I've recently been watching an interesting documentary on helicopter paramedic teams. As you all probably know, their job consists of a lot of sitting around doing nothing before a scramble and then a short (or not-so-short) flight out to the middle of nowhere and back again. On the (UK) documentaries I've seen, the aircraft are usually based at reasonably large commercial airports, physically located close to the fixed-wing runways.
In order to find the guy lying injured in the field and help him out of asystole, they have to rapidly launch from a presumably busy airspace, and get there ten minutes ago. Do airports have procedures that allow them to always assume an "exit route" is always okay, under some ceiling? Do they have to get take off clearance as other private aircraft would? I understand that they get given priority ATC clearance when in controlled airspace, but quite often their target call-to-takeoff times are less than two minutes, and it seems unlikely that the nearby 777 on FA would be done that quickly.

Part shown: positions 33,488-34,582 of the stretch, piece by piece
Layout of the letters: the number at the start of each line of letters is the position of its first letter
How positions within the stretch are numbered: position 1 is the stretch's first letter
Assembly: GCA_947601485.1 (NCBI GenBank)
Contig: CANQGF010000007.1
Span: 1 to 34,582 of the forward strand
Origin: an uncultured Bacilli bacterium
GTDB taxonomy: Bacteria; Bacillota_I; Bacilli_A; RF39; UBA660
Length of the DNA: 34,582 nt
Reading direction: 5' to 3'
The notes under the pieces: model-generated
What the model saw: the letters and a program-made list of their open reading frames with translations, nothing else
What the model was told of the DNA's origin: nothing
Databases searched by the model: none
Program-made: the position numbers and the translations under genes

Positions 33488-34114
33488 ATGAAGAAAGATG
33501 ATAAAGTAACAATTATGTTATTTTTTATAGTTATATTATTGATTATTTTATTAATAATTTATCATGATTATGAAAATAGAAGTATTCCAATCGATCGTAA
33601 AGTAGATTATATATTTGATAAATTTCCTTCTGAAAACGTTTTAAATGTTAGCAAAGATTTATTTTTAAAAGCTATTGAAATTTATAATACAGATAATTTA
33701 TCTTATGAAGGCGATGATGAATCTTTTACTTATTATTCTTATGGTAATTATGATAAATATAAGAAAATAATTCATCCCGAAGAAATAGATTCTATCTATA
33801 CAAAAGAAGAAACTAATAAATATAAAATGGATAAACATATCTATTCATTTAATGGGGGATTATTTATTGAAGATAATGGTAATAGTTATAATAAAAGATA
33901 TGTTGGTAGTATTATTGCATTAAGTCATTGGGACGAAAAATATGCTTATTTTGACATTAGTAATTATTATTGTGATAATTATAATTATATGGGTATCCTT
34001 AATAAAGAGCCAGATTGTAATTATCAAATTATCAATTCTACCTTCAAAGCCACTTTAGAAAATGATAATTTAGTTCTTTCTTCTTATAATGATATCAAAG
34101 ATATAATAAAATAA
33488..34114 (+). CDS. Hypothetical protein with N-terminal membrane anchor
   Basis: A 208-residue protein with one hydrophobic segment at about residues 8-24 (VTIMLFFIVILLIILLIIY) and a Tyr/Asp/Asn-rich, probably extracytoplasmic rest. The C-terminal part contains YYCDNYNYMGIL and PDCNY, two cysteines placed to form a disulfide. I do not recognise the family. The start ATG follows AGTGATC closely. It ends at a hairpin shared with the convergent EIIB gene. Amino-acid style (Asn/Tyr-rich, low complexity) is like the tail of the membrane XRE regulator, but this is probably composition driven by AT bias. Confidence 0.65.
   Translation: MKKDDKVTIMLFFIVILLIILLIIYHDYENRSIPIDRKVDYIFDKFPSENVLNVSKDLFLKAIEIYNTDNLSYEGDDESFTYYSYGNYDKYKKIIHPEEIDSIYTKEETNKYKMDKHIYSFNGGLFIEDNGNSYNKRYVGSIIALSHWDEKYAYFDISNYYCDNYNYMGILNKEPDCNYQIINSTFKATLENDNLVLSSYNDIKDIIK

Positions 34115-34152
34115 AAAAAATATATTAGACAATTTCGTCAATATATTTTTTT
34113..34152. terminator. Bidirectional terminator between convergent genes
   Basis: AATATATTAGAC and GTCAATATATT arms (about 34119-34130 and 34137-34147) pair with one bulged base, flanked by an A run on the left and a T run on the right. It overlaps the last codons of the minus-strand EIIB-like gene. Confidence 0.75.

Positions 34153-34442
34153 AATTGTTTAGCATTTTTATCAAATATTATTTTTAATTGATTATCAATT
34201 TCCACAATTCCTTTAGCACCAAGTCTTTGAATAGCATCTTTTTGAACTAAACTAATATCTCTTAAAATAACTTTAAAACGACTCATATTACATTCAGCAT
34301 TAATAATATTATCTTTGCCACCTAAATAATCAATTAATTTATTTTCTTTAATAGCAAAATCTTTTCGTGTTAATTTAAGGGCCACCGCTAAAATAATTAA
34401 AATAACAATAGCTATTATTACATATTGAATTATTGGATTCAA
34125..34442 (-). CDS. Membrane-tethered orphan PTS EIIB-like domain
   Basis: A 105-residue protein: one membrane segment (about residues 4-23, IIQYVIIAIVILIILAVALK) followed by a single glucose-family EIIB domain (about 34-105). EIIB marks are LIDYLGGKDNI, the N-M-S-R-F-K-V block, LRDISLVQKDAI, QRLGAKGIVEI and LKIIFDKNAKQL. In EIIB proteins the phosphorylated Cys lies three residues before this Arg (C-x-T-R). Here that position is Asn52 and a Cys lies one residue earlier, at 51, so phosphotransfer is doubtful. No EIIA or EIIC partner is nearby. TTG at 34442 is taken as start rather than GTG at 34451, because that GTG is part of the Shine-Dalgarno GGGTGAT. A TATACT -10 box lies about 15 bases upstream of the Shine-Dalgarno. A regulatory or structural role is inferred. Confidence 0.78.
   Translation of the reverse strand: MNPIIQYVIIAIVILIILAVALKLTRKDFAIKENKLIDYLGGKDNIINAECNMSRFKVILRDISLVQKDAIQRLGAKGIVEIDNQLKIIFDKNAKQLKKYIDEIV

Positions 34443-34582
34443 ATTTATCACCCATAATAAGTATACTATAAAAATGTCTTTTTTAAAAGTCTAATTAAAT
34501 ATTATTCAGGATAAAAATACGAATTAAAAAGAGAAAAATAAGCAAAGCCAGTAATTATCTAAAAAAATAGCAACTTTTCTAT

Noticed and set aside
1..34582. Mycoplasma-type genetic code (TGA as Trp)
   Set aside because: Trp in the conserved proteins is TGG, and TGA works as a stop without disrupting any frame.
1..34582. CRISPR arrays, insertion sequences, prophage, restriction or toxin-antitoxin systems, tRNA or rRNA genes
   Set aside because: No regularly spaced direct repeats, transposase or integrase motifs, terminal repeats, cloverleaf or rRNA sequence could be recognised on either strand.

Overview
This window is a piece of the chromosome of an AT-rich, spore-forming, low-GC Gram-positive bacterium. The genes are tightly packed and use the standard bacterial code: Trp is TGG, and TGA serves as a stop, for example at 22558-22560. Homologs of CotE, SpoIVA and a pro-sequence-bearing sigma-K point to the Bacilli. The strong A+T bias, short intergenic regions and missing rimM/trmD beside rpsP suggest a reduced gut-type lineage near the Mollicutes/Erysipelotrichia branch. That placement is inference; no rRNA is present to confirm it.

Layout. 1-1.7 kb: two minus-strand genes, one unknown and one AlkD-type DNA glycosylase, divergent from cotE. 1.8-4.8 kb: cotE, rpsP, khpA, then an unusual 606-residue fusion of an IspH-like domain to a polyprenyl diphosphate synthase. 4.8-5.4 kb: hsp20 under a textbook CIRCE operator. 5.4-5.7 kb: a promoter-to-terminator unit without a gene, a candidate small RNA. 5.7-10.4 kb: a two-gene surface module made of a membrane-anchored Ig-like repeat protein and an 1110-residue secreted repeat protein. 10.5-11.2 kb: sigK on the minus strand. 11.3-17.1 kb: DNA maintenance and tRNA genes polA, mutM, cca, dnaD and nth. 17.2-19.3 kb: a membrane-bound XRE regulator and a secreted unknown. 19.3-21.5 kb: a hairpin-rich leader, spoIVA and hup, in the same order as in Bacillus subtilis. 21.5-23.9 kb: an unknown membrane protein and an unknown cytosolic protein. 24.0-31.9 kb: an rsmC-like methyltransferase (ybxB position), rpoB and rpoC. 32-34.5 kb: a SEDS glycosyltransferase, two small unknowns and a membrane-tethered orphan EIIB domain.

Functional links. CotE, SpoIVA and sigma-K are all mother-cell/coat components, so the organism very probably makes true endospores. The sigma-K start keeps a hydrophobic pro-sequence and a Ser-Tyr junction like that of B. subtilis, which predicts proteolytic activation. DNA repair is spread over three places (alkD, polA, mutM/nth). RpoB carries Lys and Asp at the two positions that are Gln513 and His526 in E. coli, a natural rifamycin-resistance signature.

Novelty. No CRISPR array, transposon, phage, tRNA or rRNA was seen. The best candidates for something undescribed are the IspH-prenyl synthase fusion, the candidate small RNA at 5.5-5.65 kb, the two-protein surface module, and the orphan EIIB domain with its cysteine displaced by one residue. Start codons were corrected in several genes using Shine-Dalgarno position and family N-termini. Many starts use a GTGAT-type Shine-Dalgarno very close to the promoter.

What happens if it's not possible to be VFR entirely on route? I have seen cases reported where difficulties are encountered due to fading light halfway through treating a patient -- meaning that the pilot is worried he can't take off again. It seems rather odd that, if a pilot was able to land in a field comfortably with good visibility, he can't ask for a route to be cleared, file a flight plan, and go to hospital IFR.
For that matter, how do police helicopters chase the bad guys at night in zero visibility?
Disclaimer: I've never set foot in a helicopter in my life, but have a single-digit number of hours in light aircraft -- sick people are more my forte.